The “Willingly” Myth
“Relatives say 11-year-old went willingly with man wanted by police”
“Teacher’s Lawyer: The student went with his instructor willingly”
“Girl went with man willingly, but under law, case is still kidnapping”
All three of these headlines come from recent cases where adults were on trial for sexually exploiting or kidnapping a child. These headlines paint a disturbing picture as to an emerging trend of blaming children and teens survivors of their own sexual abuse.
One of the most common lures of abusers is to use Attention and Affection to convince the child or teen that what is occurring is in the context of a relationship instead of the sexual abuse that is really happening. If the twenty-four year old man can convince an eleven year old girl that they are boyfriend and girlfriend, the child becomes far more invested in the abuse and does everything she can to help keep the secret. The adult’s behavior is still criminal and wrong, but the child feels equally at fault for the secret that s/he is being asked to keep.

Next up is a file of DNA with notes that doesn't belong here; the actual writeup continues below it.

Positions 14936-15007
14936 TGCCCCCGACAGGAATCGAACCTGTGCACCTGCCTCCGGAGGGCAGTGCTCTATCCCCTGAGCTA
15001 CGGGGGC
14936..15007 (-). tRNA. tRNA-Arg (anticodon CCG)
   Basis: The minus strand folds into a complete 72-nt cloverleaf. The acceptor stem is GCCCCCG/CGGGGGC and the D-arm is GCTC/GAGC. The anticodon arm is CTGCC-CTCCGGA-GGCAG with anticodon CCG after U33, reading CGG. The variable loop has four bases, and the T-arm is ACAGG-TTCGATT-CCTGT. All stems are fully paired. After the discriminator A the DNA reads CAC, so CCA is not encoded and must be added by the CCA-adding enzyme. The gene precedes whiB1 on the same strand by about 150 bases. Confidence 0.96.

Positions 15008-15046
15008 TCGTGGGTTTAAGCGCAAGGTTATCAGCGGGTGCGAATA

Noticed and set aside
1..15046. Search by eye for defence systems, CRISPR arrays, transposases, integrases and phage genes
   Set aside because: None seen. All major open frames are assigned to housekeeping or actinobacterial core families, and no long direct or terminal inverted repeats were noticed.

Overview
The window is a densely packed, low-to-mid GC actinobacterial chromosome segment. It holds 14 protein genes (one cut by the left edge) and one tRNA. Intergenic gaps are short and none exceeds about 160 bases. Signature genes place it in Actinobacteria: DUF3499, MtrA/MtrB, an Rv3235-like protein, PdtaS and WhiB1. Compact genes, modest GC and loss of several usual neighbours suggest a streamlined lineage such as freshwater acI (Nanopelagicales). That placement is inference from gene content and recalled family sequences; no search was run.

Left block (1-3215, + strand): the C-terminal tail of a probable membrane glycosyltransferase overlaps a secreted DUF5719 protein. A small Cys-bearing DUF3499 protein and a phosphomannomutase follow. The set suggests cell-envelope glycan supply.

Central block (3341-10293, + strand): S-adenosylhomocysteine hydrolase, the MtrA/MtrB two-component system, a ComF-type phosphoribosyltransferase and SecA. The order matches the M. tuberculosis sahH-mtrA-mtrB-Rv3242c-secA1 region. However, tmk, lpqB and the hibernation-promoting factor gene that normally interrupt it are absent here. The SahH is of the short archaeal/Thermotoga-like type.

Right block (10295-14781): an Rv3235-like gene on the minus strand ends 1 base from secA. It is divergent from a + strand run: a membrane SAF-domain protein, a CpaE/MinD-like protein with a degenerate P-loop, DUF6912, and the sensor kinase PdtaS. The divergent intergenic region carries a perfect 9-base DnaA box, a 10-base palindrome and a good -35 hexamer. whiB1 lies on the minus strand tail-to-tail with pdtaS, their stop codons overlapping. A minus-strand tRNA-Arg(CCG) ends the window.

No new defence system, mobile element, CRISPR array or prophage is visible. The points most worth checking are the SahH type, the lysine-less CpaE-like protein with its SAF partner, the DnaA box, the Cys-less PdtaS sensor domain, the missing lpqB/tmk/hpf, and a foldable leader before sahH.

Re-read the headlines and then ask yourself these questions:
• If I were a child who had been lured using the Attention and Affection lure would I be any less a victim of sexual abuse than a child approached on the street?
• If I were a child currently being abused by a family member or other trusted figure, would I be more likely or less likely to come forward after seeing this coverage?
• Are we putting the blame of the situation where it belongs?
We have statutory rape laws in this country for a reason. As a nation, we have decided that adults do not get to use their power and authority to sexually abuse our children. Compliant victims are still victims and do deserve our protection.
The media often reflects back what the general public thinks and believes. Please take time to think about the word “Willingly” in the context of children and youth being sexually exploited by adults. If it is a term that does not reflect your values or beliefs, please make yourself heard when you hear it used in conversation or in print. As a society we have come a long way from asking survivors of rape why they were dressed a certain way or if they were “asking for it” by their behavior. Do we not owe our children and youth the same measure of dignity and respect?